Think Like a Lightweight Backpacker
By Steve Gillman
How does one think like an ultralight or lightweight backpacker?
I was asked this in a recent interview. After a moments thought,
I realized that there are some basic questions that seem to automatically
come to mind when I am either planning a backpacking trip or
looking at gear. Here are six of the most common ones.
1. How can I make this lighter?
This is something to habitually ask of every item you might
carry. Tags can be cut off of things, sleeping pads can be trimmed
to a smaller size, a sleeping bag stuff sack might be left behind
if the bag can just be stuffed into the pack directly. Six tent
stakes might work as well as ten. Cutting the edges off maps
and shortening a toothbrush won't really lighten the load much,
but these kinds of modifications are possible with many different
items, so the weight savings can add up.
2. What lighter version can I carry?
This is the real load-lightener, especially if you start with
the "big three;" the backpack, sleeping bag and shelter.
Apart from buying new gear, you can also find the lightest choice
among the things you already have. Weigh your t-shirts before
choosing one, for example. Use a light tarp for an easy trip
in an area without many bugs. Finding lighter alternatives can
make a big difference. Years ago, I went from a 88-ounce (5 1/2
pound) backpack to a 14-ounce one.
3. Can I leave this behind?
Ask of each item, "do I really need to bring this?"
A small kettle can be used to fry things, in, so leave the frying
pan home. Another question to clarify this is, "will I use
it?" I carried a small chess set on more than one backpacking
trip, but never found another player. Also, if you are with a
group, does someone else in the party have one? One stove, for
example, may be plenty for a group of three. If you are not sure
if you can leave something behind, the following three questions
4. What multiple-use items can I use to cut weight?
When backpacking alone, if I cook at all (I usually don't),
my pan is my bowl/plate. A spoon is used as a fork. The right
kind of poncho can be a shelter for short trips. Duct tape can
be wrapped onto a tiny tube of lip-balm rather than bringing
a roll. A walking stick or trekking pole can be the support pole
for a tarp shelter. A sleeping bag stuff-sack can be filled with
extra clothing to use as a pillow. Look for any way to use the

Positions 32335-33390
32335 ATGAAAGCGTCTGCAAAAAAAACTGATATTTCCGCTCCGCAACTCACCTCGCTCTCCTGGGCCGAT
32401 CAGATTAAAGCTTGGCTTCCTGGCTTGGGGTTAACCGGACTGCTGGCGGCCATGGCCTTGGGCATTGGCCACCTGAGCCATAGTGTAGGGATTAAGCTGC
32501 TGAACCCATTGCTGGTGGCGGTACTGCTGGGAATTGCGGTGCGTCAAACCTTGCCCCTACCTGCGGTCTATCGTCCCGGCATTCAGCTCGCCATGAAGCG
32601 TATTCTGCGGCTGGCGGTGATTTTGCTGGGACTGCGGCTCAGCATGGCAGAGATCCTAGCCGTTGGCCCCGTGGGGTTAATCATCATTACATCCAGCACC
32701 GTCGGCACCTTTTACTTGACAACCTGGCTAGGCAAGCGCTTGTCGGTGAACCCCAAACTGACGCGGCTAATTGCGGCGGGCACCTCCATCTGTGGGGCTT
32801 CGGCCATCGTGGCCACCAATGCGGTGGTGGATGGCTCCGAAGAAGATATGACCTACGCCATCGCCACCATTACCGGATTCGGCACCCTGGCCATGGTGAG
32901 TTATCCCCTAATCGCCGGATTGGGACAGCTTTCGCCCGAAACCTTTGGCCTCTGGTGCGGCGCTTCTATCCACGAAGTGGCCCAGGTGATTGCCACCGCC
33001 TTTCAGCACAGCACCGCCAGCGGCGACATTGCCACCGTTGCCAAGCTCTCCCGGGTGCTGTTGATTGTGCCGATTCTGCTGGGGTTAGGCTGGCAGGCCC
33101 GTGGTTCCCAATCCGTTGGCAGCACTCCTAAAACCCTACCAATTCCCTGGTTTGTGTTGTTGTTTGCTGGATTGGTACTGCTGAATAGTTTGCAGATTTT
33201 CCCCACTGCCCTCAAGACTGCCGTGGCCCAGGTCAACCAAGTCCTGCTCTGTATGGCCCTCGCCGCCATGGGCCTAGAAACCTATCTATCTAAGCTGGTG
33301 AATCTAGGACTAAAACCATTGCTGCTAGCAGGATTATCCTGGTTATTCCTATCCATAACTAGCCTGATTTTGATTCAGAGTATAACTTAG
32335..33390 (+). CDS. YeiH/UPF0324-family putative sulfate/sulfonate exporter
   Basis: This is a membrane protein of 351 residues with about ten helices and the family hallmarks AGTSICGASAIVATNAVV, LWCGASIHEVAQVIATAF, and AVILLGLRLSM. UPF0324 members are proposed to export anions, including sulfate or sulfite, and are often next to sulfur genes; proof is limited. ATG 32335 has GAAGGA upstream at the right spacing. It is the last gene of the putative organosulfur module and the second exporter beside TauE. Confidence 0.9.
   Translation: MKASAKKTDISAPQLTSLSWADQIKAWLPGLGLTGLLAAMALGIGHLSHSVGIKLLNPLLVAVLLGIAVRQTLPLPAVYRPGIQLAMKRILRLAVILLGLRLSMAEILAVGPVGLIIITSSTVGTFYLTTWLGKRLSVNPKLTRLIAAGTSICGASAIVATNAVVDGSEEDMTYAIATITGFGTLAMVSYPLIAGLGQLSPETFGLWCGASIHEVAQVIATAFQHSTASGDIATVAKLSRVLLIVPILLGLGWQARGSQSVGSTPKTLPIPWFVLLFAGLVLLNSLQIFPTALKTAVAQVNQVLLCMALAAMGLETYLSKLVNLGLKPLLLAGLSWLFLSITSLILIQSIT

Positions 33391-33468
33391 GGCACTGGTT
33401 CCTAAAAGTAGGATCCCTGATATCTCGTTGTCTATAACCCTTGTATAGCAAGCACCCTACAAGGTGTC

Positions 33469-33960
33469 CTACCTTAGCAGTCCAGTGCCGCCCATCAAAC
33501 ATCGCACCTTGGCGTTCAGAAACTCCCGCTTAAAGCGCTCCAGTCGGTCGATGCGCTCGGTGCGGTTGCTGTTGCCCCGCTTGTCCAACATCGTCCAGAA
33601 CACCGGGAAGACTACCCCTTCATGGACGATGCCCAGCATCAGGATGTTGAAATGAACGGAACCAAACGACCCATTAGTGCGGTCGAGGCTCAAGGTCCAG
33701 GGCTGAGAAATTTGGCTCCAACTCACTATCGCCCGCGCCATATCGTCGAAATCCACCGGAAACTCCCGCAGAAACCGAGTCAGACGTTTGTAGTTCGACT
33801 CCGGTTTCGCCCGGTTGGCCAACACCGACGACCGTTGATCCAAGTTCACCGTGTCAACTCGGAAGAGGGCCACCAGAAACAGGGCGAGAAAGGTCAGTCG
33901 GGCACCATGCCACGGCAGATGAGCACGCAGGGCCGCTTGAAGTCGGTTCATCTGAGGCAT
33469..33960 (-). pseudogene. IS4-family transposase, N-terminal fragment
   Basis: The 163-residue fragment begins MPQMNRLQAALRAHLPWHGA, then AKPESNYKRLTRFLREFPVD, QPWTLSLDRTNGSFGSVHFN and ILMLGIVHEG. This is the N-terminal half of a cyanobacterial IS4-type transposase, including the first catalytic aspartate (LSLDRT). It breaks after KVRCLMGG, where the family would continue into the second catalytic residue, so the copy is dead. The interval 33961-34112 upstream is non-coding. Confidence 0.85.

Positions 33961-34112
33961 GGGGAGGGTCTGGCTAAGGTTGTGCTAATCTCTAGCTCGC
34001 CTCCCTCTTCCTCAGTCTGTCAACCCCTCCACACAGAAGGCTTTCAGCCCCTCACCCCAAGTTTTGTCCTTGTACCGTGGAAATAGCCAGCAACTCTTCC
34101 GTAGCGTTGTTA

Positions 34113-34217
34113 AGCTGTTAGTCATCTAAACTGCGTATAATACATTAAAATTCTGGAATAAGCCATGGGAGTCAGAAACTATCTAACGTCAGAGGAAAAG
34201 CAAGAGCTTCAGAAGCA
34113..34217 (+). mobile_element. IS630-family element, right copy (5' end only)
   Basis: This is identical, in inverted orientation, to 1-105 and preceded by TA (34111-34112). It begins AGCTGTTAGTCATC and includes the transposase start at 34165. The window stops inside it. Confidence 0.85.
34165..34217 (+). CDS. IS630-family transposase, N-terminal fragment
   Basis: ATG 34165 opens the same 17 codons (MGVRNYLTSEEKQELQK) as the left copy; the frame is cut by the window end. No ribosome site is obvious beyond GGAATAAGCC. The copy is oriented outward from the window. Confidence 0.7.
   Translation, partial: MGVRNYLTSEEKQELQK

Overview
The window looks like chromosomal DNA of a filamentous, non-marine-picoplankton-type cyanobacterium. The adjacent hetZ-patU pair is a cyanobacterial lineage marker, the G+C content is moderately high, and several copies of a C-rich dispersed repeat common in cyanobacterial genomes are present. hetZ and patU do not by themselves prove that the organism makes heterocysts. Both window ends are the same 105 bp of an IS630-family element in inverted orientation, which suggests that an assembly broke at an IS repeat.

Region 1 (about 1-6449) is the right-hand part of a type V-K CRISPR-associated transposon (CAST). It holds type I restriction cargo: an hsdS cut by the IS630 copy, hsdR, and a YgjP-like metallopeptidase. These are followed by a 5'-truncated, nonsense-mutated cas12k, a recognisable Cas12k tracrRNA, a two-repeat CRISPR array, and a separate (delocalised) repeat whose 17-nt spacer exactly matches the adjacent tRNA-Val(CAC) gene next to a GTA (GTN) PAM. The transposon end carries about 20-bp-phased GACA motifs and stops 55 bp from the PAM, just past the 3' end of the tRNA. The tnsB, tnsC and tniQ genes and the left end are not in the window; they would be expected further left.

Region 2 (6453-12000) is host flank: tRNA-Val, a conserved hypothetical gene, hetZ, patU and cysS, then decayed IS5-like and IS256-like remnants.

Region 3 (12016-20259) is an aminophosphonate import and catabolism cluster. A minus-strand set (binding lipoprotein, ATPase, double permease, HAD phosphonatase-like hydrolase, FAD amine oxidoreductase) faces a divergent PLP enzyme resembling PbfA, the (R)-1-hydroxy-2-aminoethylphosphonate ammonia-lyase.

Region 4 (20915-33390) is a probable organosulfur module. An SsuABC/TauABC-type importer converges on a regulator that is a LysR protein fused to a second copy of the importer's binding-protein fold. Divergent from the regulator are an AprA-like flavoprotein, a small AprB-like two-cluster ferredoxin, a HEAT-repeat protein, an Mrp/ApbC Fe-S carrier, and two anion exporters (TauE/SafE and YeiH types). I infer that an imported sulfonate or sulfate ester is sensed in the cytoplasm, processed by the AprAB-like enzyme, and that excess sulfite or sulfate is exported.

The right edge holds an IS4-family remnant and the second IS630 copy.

things you have for more than one purpose, and consider buying
things that have multiple purposes, if that will reduce your
5. What strategies can I use to go lighter?
This and the next question are for lightweight backpackers
who not only enjoy the usual advantages of reducing weight, but
also love the challenge of finding new and better ways. For example,
did you know that by eating a low-carbohydrate diet for a few
days, and then loading up on pasta the day before a trip, you
can store up to a couple pounds of extra carbs in your system?
Now you don't need to carry as much food. "Carbo-loading"
as it called, has been used by endurance athletes for decades.
Another strategy is to plan according to the weather. If there
is virtually no chance of rain, you can leave the rain gear behind.
If you know there will be many water sources, you can carry just
a plastic soda bottle and be sure to fill it up every time you
come to a stream or lake. You'll find strategies like these throughout
the pages of this site.
6. What skills and habits can I develop to be able to go
This question verges on "survivalist thinking."
The point, though, is that being at home in the wilderness makes
it safer to go light. For example, knowing how to make a warm
bed of dried leaves and grass makes it safe to try that light
sleeping bag which might not be quite warm enough. Knowing which
plants you can eat makes it less dangerous to reduce on the calories
you pack. With sufficient survival skills, an ultralight or lightweight
backpacker can be prepared for virtually anything regardless
of how light they go.
For more on how to think like an ultralight backpacker, see
the page; My Backpacking